Since mid-September, protest group Abuse Sticks Out have been covertly stickering CDs and DVDs in branches of HMV with warnings stating that the artist in question beats women. It began with copies of Chris Brown’s new album, ‘Fortune’, and has since been extended to albums by John Lennon and DVDs starring Michael Fassbender who, it should be noted, has never admitted nor been found guilty of abuse.
Photos of the stickers first appeared on the Twitter feed of Cambridge University Student Union Women’s Group. We contacted Abuse Sticks Out to find out why they decided to start the campaign, and where they plan to take it in future. As Abuse Sticks Out refuse to reveal the names of any members of the campaign, these answers were received anonymously by email.
Where you are based, and how many do you number?
“We are a group of women from across the UK whose jobs involved supporting survivors of domestic violence. We got together because we all commented on Twitter about how problematic it is that our society continues to minimise domestic violence and allow abusers to reach icon status. When it’s a male abuser, and the majority are, their violence can even be worn as a badge symbolising their masculinity. Being abusive should not be an accolade, it should be shown up for what it actually is and our society should respond to it.”
Why start the action now?
“It was when Chris Brown was top of the charts and literally wore his abuser status on his neck. We all got so pissed off that we put the sticker idea that had been floating around into action.”
Do you have plans to recruit in other cities? Are you planning to take this worldwide?
We have sent stickers to America today! We have been open from the beginning about being able to send stickers to anyone, although, of course, we have limited funds and so have made a virtual sticker pack for people to print out and use. It’s not recruitment as such; people are recruiting us to let us help them protest an unfair society.”
Do you hope to stop people buying those albums and films involving abusers? Or shame them? Do you have a specific end goal in mind?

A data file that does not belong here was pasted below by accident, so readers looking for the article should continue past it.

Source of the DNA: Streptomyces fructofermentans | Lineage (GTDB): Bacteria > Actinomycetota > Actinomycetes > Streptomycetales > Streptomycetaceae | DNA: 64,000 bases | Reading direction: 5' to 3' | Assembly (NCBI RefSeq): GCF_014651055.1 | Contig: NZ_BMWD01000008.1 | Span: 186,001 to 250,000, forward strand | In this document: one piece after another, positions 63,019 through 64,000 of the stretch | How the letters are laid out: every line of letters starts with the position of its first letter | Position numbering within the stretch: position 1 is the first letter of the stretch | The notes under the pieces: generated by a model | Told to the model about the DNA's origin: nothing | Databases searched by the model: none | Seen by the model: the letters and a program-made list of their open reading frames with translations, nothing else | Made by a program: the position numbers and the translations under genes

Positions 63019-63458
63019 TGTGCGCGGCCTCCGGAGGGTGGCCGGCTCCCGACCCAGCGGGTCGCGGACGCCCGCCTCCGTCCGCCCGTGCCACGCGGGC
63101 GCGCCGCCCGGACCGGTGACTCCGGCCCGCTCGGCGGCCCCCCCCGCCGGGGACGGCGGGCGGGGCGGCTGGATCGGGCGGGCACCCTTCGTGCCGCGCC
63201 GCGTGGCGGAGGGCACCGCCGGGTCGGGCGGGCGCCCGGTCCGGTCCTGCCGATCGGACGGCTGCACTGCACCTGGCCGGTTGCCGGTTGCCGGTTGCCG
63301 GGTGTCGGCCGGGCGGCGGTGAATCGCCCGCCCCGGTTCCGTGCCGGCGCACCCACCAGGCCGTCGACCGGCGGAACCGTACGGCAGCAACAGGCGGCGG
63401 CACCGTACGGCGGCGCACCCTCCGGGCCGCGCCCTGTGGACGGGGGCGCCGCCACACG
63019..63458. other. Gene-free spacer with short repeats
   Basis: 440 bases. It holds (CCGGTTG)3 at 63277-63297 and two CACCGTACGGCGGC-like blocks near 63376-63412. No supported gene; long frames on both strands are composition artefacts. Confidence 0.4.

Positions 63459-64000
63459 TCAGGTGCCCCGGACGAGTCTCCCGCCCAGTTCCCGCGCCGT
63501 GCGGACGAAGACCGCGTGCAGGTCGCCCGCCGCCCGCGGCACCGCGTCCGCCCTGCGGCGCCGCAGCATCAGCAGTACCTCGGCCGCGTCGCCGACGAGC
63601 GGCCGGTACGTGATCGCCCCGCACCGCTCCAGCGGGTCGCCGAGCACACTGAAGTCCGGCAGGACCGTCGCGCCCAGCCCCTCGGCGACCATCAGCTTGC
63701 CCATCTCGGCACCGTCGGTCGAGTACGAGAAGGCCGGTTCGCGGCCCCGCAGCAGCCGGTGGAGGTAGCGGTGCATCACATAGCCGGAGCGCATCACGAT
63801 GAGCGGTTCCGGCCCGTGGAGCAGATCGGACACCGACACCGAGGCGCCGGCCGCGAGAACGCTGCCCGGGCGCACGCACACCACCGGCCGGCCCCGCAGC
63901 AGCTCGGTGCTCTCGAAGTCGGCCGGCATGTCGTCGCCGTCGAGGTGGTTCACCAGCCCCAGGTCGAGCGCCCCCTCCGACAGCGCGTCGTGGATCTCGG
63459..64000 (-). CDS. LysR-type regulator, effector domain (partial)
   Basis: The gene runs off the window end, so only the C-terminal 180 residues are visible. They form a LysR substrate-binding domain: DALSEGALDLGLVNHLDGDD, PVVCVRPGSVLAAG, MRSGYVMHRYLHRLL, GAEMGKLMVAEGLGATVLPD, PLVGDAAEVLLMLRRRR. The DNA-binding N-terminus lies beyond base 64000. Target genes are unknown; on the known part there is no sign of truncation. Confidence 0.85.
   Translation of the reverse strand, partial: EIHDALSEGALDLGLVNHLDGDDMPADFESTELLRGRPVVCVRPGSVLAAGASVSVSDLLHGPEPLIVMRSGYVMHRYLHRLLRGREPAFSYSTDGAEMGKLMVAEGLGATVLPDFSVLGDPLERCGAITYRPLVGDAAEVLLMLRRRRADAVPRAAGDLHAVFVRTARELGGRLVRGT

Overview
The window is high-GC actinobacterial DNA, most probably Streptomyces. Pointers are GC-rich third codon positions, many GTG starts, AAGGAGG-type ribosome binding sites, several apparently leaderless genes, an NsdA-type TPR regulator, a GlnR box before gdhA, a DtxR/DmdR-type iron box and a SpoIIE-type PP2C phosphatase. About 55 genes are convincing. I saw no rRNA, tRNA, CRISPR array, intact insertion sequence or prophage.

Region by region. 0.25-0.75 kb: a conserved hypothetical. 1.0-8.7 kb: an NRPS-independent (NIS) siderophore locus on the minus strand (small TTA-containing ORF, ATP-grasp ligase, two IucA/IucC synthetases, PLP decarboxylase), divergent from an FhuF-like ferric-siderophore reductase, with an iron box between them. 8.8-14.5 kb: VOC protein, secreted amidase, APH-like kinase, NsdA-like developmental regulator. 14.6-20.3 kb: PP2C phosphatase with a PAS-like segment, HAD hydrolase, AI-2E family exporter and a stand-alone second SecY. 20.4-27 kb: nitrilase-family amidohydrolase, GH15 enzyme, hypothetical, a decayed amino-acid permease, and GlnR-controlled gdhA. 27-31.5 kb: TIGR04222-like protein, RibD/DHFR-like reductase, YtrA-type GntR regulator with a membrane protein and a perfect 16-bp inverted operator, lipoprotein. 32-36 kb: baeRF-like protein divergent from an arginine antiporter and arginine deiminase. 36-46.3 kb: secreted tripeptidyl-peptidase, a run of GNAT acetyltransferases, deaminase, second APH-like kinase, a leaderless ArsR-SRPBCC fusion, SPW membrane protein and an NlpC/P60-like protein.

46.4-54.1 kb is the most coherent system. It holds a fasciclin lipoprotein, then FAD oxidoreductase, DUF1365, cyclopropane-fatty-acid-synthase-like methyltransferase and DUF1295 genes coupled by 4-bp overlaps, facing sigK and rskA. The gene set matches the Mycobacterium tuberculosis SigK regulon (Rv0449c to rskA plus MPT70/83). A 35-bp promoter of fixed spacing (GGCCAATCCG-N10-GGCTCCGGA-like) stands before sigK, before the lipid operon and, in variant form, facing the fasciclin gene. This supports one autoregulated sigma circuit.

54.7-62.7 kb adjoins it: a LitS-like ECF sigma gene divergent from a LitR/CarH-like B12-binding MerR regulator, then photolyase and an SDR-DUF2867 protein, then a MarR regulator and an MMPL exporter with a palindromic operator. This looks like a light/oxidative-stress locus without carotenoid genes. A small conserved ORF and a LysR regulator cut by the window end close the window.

Our aim is to show how prolific abuse is. People think abuse is something that only happens in extreme situations but it isn’t. It is a reality for one in four women. Abuse ruins lives and no one seems to give a toss. People need to sit up and start recognising it for the crime that it is.
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Are you planning to target every artist who has ever committed spousal abuse?
“That would take us forever. The list is depressingly long. Take a look.”
Where will you draw the line? Will you do the same for Whitney Houston, who admitted she beat Bobby Brown, or is this specifically targeted at men? Are you only selecting people who are proven abusers?
“Whilst abuse is always wrong, it is important to look at how gendered abuse is. Why is no one talking about the two women a week who are killed by a male partner or former partner? Why is no one talking about the fact that 89 percent of people who experience more than four incidents of inter-personal violence are women?”
Rock stars don’t traditionally have the greatest moral compasses. Do you think it’s possible to enjoy an artist’s work even if they have committed crimes or morally dubious acts?
Have you had any recourse from any of the artists targeted?
“No. Although we do wonder why HMV released the statement about Chris Brown’s record sales going up. Whether they’re lying or not, that sends a strange message. If they are lying, why are they protecting his reputation? Does HMV protect abusers? If they are telling the truth, then the sad fact is that people have been bought Chris Brown’s album BECAUSE they have heard that he is an abuser.”
What are the shops doing to stop you? Are you breaking any laws?
“Abusers are breaking laws. We are not.”